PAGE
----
“It’s not just about moving the product, but also recognizing that the human experience is different for everybody.”
What does Drizly do to practice corporate social responsibility?
O’Connor: You’ll never see us send an email that says, “Ugh, Mondays are the worst. Order a drink,” because that’s not the type of culture we want to advocate. From a marketing standpoint, we’re aligned with a better drinking culture. We don’t allow our suppliers to advertise anything that would imply excess drinking, like shots. We’re very clear about what our brand guidelines are, and our suppliers are happy to work with that. They also want to be involved in responsibility, which is a great testament to how we’re setting the standard as well as recognizing and working to close industry gaps. We are also working to elevate the voices of historically marginalized groups impacted by alcohol abuse.
How did your team acknowledge Alcohol Awareness month this past April?
O’Connor: We recognize that we move a controlled substance, and there’s a level of responsibility and care that comes with that. We sent out an email that was not a “buy more of our products” message, but rather an “if you need help, get help here” message with resources. It’s not an email you would expect a beverage and alcohol marketplace to send, but it is really important to who we are. It’s not just about moving the product, but also recognizing that the human experience is different for everybody.
What initiatives do you hope to implement next?
O’Connor: We’re working on our HMG accelerator program, and we have a committee that makes sure our employee-led DEI task force keeps our responsibility programming ingrained in the day to day.
Chen: This summer we’re working with Hack.Diversity on our internship program. We’re very excited to be investing in young minds. We’re also creating self-run mentorship programs within the analytics, data science and engineering teams that focus on diverse communities. Not only are we actually upskilling folks so they can move up in their careers, but we’re also giving them the opportunity to lead programs and develop leadership skills.
Finney: I’m currently working on our annual Drizly IDEA report, which goes over a lot of the DEIB and CSR pieces we do. With addiction not only being very prevalent in my family but also being something that’s affected the queer community for so long, it really does hit home for me.
“We look for every opportunity to make DEI a part of our regular work.”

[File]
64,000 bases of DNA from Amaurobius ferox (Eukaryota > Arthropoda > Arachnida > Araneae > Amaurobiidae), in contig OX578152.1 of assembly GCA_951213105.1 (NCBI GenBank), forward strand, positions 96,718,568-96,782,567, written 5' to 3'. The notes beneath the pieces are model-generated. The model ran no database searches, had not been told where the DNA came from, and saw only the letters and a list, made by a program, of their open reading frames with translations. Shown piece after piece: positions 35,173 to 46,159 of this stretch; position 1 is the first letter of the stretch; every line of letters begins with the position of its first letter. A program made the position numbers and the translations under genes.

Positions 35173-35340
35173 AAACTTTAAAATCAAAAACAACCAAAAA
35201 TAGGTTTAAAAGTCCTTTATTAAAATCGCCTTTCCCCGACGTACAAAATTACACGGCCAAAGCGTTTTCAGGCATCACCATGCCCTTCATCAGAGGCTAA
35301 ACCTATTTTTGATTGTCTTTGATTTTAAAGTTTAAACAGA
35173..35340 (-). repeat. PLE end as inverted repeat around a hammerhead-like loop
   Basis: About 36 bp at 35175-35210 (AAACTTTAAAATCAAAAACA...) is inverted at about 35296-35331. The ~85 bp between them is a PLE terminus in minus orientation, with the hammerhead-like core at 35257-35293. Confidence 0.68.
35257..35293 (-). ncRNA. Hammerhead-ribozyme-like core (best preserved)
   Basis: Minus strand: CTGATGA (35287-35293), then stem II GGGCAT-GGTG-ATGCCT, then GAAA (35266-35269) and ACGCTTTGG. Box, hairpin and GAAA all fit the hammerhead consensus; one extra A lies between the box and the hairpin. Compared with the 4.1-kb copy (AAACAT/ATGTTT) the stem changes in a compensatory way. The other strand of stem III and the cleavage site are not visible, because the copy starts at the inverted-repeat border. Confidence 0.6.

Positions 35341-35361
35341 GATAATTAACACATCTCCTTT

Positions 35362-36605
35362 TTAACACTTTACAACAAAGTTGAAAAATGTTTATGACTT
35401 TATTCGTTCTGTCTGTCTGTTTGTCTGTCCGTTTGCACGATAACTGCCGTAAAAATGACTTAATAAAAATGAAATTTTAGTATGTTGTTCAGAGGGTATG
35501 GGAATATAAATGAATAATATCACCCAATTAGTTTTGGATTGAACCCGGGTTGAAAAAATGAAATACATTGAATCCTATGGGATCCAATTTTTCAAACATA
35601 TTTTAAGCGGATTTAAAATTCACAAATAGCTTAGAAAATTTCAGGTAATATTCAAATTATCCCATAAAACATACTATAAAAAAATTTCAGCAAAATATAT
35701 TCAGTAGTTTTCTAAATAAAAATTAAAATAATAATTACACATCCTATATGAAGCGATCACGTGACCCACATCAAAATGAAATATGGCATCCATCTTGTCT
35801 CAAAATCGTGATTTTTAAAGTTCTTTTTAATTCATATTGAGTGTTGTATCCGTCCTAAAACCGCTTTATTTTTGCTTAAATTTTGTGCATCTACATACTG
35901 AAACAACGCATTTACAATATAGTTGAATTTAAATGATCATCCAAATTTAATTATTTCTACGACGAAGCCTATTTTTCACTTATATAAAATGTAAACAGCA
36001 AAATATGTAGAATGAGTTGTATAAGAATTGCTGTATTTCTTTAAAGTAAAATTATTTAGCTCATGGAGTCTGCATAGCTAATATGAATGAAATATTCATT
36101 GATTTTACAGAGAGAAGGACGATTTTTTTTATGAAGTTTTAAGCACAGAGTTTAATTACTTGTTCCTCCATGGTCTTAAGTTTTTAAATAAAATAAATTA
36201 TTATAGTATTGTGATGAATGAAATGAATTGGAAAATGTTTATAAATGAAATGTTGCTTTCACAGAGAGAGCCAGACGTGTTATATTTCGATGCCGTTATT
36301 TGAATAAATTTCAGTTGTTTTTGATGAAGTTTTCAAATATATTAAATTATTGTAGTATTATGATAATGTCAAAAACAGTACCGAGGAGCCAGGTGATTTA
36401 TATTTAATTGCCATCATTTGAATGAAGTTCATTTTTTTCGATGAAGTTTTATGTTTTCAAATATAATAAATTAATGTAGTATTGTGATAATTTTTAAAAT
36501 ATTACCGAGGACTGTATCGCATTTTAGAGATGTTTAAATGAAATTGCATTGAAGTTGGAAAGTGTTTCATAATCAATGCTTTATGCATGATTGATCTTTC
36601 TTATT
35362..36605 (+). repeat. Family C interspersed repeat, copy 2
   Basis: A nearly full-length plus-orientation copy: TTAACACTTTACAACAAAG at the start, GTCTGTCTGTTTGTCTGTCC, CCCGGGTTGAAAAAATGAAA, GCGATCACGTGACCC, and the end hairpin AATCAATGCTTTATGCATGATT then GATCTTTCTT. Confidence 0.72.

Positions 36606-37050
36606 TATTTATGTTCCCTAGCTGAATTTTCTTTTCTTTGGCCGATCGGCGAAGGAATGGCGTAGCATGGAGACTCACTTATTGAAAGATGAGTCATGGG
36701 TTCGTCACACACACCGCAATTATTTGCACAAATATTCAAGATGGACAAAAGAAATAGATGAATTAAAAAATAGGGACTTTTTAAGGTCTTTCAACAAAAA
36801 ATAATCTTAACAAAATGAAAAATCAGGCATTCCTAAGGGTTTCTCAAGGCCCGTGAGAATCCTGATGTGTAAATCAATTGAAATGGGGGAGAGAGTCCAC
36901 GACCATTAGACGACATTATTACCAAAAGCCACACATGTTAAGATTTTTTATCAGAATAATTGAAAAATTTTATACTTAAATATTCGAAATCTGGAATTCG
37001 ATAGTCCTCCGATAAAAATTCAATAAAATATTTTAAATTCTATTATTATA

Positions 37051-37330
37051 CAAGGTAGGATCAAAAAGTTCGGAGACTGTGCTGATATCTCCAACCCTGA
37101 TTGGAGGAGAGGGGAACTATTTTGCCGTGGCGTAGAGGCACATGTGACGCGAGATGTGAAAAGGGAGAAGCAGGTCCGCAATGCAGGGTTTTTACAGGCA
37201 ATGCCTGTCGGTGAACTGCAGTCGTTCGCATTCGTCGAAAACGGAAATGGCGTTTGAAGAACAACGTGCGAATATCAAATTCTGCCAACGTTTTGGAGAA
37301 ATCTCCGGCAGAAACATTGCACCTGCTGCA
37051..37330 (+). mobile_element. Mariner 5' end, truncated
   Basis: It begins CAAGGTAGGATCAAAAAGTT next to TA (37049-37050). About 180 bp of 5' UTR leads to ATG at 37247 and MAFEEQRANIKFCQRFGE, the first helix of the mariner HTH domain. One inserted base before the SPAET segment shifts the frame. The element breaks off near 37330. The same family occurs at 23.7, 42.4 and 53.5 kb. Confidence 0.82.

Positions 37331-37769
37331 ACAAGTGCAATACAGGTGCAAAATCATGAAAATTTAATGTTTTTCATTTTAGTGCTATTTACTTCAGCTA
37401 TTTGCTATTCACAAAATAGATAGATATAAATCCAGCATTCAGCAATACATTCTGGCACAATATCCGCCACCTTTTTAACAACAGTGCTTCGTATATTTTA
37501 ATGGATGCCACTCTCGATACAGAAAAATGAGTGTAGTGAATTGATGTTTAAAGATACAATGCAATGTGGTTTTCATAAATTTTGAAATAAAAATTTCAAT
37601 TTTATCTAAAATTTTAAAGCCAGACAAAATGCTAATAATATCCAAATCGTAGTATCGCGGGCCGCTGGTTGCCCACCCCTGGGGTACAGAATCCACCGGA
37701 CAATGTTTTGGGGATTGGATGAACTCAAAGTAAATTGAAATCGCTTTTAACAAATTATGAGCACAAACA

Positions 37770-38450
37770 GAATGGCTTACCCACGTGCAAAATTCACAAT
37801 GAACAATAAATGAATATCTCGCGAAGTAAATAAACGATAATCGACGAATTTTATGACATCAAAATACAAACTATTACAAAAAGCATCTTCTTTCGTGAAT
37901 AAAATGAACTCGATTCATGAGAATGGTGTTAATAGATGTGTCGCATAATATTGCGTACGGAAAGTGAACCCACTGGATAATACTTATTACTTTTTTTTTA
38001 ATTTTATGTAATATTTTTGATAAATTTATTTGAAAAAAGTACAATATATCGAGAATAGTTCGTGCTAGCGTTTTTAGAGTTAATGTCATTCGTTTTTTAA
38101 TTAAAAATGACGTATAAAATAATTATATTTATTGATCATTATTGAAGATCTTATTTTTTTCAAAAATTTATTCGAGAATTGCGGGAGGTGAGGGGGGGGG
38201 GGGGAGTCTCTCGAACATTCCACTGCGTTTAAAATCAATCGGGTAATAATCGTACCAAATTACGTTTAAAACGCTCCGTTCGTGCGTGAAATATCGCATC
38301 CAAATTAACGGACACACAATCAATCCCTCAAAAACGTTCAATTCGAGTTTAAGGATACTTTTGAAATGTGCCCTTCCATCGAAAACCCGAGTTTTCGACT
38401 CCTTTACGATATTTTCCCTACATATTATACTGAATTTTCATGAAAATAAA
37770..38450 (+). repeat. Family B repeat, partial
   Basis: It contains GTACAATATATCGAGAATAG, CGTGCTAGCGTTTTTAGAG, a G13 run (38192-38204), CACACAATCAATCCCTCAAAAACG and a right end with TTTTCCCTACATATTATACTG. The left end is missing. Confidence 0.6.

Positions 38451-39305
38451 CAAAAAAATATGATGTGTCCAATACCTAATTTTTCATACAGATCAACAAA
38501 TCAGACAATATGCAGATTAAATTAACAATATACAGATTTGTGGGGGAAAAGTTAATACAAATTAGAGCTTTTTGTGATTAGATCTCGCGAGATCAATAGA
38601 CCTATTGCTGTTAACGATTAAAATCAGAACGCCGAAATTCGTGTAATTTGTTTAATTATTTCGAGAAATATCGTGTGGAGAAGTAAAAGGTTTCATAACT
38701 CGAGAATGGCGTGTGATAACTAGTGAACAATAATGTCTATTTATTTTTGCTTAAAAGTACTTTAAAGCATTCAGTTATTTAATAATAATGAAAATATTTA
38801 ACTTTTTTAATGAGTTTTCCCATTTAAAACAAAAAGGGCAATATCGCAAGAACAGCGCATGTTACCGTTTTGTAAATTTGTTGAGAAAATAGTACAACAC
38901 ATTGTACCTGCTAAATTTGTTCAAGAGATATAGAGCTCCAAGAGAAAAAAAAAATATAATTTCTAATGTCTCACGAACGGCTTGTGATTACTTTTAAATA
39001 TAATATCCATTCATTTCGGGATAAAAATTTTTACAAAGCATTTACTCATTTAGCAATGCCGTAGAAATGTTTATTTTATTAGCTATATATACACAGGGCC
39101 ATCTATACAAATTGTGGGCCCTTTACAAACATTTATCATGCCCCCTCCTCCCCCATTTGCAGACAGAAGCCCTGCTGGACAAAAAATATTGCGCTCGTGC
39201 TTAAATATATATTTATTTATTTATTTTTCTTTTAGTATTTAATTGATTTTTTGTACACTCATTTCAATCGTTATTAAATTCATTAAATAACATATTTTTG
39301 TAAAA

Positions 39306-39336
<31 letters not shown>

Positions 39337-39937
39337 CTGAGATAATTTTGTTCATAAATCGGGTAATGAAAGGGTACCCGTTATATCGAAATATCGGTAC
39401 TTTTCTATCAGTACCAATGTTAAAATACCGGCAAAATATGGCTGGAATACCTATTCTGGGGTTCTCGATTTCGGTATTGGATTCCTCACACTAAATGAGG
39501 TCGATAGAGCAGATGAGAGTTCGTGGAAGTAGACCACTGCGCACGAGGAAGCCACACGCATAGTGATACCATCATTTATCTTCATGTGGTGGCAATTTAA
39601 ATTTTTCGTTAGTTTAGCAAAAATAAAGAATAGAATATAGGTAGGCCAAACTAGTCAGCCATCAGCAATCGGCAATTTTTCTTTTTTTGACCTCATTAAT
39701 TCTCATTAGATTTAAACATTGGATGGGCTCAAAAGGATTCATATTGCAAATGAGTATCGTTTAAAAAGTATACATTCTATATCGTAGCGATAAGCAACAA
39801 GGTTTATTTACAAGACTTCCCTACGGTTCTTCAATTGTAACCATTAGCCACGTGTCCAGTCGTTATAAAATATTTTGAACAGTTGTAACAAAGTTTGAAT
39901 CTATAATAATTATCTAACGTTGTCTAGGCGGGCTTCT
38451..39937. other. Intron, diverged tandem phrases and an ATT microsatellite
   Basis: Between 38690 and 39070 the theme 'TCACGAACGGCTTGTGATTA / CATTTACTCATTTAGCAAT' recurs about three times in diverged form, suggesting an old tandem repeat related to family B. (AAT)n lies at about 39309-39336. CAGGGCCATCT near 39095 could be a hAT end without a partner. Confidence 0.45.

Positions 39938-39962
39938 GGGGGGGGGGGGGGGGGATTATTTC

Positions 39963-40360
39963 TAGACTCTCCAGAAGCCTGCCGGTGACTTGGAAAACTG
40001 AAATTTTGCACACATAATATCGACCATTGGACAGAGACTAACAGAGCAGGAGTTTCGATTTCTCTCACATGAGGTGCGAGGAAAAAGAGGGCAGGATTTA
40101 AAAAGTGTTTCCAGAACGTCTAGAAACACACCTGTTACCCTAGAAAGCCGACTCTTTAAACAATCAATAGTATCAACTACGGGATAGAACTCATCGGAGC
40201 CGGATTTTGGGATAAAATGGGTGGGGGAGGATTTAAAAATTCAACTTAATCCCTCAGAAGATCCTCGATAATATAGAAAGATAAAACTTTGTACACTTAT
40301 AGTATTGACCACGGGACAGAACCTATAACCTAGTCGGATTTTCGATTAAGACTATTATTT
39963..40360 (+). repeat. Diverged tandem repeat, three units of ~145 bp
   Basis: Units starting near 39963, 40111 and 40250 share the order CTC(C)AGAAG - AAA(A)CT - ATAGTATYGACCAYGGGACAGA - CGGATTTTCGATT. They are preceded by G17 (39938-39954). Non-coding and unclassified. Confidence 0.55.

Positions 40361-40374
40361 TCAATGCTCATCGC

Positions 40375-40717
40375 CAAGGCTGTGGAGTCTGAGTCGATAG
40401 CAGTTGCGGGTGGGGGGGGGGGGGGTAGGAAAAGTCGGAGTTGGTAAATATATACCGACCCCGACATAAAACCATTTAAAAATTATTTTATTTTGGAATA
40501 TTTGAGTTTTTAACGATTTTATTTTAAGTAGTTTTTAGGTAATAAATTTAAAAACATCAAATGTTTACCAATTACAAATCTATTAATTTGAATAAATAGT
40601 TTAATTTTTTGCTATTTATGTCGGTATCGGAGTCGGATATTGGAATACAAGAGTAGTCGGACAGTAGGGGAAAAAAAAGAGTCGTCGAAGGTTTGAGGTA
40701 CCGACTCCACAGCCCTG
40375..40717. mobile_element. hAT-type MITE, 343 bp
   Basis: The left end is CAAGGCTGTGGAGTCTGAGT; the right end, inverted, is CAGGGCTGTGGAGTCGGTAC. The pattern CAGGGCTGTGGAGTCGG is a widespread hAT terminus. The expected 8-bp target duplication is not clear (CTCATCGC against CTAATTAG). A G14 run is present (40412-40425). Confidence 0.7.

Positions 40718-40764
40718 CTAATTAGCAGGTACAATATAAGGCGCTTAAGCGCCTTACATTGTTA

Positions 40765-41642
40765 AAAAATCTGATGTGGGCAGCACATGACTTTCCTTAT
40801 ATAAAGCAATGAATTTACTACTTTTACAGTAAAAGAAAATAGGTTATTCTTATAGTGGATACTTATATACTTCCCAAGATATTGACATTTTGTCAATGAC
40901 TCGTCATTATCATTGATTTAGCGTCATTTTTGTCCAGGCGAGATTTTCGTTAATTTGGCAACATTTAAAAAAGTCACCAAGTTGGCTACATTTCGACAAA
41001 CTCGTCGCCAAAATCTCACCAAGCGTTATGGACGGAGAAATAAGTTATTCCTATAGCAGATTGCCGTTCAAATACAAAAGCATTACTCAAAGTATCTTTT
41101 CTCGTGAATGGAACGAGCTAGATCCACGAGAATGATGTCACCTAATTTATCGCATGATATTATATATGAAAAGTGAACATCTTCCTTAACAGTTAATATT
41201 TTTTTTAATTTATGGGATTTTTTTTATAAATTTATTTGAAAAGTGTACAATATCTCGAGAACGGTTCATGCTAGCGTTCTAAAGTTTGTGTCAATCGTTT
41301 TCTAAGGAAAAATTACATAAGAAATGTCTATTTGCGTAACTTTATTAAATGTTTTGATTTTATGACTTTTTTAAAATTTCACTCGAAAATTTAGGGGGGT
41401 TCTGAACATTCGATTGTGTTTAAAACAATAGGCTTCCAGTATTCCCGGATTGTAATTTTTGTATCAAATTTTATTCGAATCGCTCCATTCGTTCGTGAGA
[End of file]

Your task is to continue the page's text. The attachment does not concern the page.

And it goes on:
What does the process look like for your team as you take on new initiatives?
Finney: The tough thing for empaths is that there’s so much work that needs to be done, and the second you think about all that, it becomes really stressful. I try to focus on simpler, smaller steps to make sure we’re getting the building blocks and foundations built.
O’Connor: We focus on being thoughtful and intentional with what we’re doing and how we’re doing it. It has to come from the inside out. Our DEI task force is a grassroots, employee-led group that started in 2020. We have four subcommittees: administrative outreach, communications and policy, recruiting and hiring, and education and awareness, which is where Brian started a DEI foundational training that is open to everyone.
Chen: We look for every opportunity to make DEI a part of our regular work. For example, we bake DEI right into our Data Fest and Tech Fest events, where typically, companies focus on very technical topics for hackathons. How can we make data visualizations empathetic? Rather than always using stats about sports, how can we use figures that matter to other groups? Weaving this in whenever possible is contagious, and people get inspired.
How is your work at Drizly meaningful to you?
O’Connor: I like seeing things come to life — it’s really magical. When I went through the interview process, I asked, “What do you think makes someone successful at Drizly?” The response was: “If you care about something, you see a need, or you think we could do something better, everyone in this place will champion you to try it.” It made me feel empowered to help build things at Drizly.
Chen: One of the reasons why I work in data is because it helps people make confident decisions, and that’s what we’re trying to accomplish at Drizly. It’s all about empowering people to bring all of themselves to work and the world.
Finney: I have never worked with so many incredible folks. Lucy has had a DEI hat on since she started four months ago. When she came to me about a Data Fest presentation that had to do with LGBTQ rights, protections and laws in different states, I was blown away. When we lost our task force leader, Sara stepped up immediately because she’s so organized and enthusiastic. I’m very easily scared of failure, and this is really difficult work when it comes to that. Some projects don’t come to fruition or don’t turn out the way you wanted them to, but being surrounded by a group of people who really care about each other means so much.